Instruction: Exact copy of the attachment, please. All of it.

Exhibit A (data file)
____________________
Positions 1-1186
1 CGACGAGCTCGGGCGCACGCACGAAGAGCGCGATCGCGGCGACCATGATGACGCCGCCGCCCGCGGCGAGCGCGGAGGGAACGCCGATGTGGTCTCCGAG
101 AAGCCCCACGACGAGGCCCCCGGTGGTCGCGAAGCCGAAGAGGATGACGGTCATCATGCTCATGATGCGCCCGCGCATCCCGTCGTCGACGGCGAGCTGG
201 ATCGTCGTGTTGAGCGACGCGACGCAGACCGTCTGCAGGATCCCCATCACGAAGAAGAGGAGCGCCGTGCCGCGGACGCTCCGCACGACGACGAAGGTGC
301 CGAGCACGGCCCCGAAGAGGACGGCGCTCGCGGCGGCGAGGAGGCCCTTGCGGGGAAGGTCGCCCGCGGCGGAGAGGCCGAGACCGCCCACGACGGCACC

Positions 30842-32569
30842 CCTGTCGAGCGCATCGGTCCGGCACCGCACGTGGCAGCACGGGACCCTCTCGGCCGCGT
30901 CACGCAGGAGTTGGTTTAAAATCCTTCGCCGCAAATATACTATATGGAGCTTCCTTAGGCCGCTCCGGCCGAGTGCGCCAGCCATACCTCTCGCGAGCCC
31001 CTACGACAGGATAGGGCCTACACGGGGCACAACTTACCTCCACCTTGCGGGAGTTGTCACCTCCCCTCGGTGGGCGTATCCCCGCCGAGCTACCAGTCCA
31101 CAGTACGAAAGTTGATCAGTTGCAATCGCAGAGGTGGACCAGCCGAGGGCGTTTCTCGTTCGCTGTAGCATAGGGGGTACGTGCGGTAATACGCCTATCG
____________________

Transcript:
Positions 1-1186
1 CGACGAGCTCGGGCGCACGCACGAAGAGCGCGATCGCGGCGACCATGATGACGCCGCCGCCCGCGGCGAGCGCGGAGGGAACGCCGATGTGGTCTCCGAG
101 AAGCCCCACGACGAGGCCCCCGGTGGTCGCGAAGCCGAAGAGGATGACGGTCATCATGCTCATGATGCGCCCGCGCATCCCGTCGTCGACGGCGAGCTGG
201 ATCGTCGTGTTGAGCGACGCGACGCAGACCGTCTGCAGGATCCCCATCACGAAGAAGAGGAGCGCCGTGCCGCGGACGCTCCGCACGACGACGAAGGTGC
301 CGAGCACGGCCCCGAAGAGGACGGCGCTCGCGGCGGCGAGGAGGCCCTTGCGGGGAAGGTCGCCCGCGGCGGAGAGGCCGAGACCGCCCACGACGGCACC

Positions 30842-32569
30842 CCTGTCGAGCGCATCGGTCCGGCACCGCACGTGGCAGCACGGGACCCTCTCGGCCGCGT
30901 CACGCAGGAGTTGGTTTAAAATCCTTCGCCGCAAATATACTATATGGAGCTTCCTTAGGCCGCTCCGGCCGAGTGCGCCAGCCATACCTCTCGCGAGCCC
31001 CTACGACAGGATAGGGCCTACACGGGGCACAACTTACCTCCACCTTGCGGGAGTTGTCACCTCCCCTCGGTGGGCGTATCCCCGCCGAGCTACCAGTCCA
31101 CAGTACGAAAGTTGATCAGTTGCAATCGCAGAGGTGGACCAGCCGAGGGCGTTTCTCGTTCGCTGTAGCATAGGGGGTACGTGCGGTAATACGCCTATCG